NEW YORK U.S. stocks ended higher on Wednesday, with the Dow Jones industrial average returning to positive territory for the year, as surging biotech shares helped investors shrug off disappointing retail sales data.
Retail stocks capped the market's gains after Commerce Department data showed that U.S. retail sales unexpectedly stalled in July, marking the weakest report since January. Macy's Inc (M.N) reported quarterly earnings that missed analysts' estimates and slashed its full-year same-store sales forecast, driving the stock down 5.5 percent to $56.47.
The selloff in Macy's stock, a bellwether for department stores, gave investors a reason to unload some shares of Kohl's Corp (KSS.N), down 1.5 percent at $55.11; Nordstrom Inc (JWN.N), down 0.9 percent at $68.12, and Wal-Mart Stores Inc (WMT.N), down 0.3 percent at $74.03. All are expected to report results on Thursday.
Although the weak retail sales pointed to some loss of momentum in the economy, the July reading could give the Federal Reserve more support to move slowly on raising interest rates, a situation that favors investors in equities.
"Investors seem to be looking past the retail numbers and seeing the silver lining, which is that the Fed could be less hawkish and keep interest rates down for longer," said Lawrence Glazer, managing partner at Mayflower Advisors in Boston.
"Domestically, despite some questionable earnings reports, areas like biotech, transports and Amazon all gave a boost to markets today."
All 10 S&P primary sector indexes gained, even as some heavyweights' stocks plunged on missed earnings and downgraded revenue forecasts.
Biotech shares surged, with the Nasdaq Biotech Index .NBI climbing 2.1 percent in sync with a rally in the stocks of InterMune Inc ITMN.B and Jazz Pharmaceuticals PLC (JAZZ.O).
The Dow Jones Transportation Average .DJT gained 0.7 percent.
Investors have been sensitive in recent weeks to signs of flaring tensions abroad, but were not affected on Wednesday. The declaration by the White House that the United States would not send combat ground troops to Iraq "has given the market some upward momentum," said Kim Forrest, senior equity research analyst at Fort Pitt Capital Group in Pittsburgh.
The Dow Jones industrial average .DJI rose 91.26 points, or 0.55 percent, to close at 16,651.80. The S&P 500 .SPX gained 12.97 points, or 0.67 percent, to finish at 1,946.72. The Nasdaq Composite .IXIC added 44.88 points, or 1.02 percent, to end at 4,434.13.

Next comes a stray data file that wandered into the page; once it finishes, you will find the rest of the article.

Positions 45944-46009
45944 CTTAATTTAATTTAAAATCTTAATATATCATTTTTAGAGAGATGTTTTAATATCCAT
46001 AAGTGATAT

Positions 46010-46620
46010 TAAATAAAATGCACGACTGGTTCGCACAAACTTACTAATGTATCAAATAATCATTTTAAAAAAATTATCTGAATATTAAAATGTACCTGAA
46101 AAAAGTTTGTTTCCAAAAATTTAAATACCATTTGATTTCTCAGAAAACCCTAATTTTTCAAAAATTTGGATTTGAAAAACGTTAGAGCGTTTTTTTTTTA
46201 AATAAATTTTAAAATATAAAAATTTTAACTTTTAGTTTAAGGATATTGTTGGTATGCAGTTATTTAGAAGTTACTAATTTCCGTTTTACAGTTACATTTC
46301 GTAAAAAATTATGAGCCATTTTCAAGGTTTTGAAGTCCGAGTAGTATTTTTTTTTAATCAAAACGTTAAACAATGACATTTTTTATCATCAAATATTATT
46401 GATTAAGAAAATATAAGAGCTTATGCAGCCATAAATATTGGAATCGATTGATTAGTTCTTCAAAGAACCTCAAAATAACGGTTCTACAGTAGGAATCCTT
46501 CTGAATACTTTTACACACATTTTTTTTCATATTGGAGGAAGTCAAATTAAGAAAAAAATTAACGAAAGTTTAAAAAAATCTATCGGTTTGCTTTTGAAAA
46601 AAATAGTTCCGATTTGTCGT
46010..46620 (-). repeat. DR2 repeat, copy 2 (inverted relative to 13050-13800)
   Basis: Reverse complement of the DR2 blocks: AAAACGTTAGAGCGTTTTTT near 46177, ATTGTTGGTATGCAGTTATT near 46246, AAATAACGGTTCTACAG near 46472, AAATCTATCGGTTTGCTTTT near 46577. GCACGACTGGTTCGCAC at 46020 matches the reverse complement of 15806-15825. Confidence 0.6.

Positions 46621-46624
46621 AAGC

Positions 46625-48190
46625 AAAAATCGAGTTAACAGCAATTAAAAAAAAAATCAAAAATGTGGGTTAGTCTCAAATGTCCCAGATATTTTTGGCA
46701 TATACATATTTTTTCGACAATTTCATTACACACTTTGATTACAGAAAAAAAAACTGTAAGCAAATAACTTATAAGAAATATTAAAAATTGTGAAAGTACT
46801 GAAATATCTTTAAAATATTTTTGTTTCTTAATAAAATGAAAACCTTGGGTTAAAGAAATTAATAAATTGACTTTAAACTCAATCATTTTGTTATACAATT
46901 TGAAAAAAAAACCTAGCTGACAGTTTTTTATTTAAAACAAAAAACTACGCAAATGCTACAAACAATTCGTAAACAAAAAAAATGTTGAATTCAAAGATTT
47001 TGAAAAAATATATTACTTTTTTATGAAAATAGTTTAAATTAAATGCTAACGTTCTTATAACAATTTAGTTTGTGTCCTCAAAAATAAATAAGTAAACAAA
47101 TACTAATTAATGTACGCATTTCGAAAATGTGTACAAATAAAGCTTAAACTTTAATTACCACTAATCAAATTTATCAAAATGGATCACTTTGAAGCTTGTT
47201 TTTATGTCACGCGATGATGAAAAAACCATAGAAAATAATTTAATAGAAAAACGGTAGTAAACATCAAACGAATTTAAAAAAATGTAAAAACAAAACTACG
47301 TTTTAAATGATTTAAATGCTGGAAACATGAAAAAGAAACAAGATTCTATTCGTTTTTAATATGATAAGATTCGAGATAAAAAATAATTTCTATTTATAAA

Wednesday's advance lifted the Dow back into the black for 2014 after last week's sharp selloff had wiped out the year's gains.
For the year, the Dow is now up 0.45 percent.
After the bell, Cisco Systems Inc (CSCO.O) reported a smaller-than-expected drop in quarterly revenue after the bell and its stock lost 2.9 percent in extended-hours trading. The network equipment maker had expected a revenue decline between 1 percent and 3 percent, but reported a drop of only 0.5 percent instead.
An S&P index of healthcare stocks .SPXHC jumped 1.2 percent during the regular session and led the S&P 500 higher. Vertex Pharmaceuticals (VRTX.O) shares, the biggest gainer in the S&P 500 healthcare sector, shot up 3.9 percent to $88.75.
Amazon shares (AMZN.O) gained 2.2 percent to $326.28. Earlier in the day, the company unveiled a $10 credit-card reader and mobile app that will let it grab a bigger share of the mobile payments and bricks-and-mortar retail markets.
The stocks of both King Digital Entertainment plc (KING.N) and SeaWorld Entertainment Inc (SEAS.N) marked their biggest one-day declines ever following quarterly results that missed analysts' forecasts.
Shares of King, maker of the social media and mobile game "Candy Crush Saga," plummeted 23.1 percent to close at $13.99. SeaWorld shares sank 32.9 percent to end at $18.90 after the company slashed its full-year revenue forecast because of a huge controversy over its amusement park shows featuring killer whales.
About 4.7 billion shares traded on all U.S. platforms, according to BATS exchange data, compared with the five-day average of 5.7 billion.
(Editing by Nick Zieminski and Jan Paschal)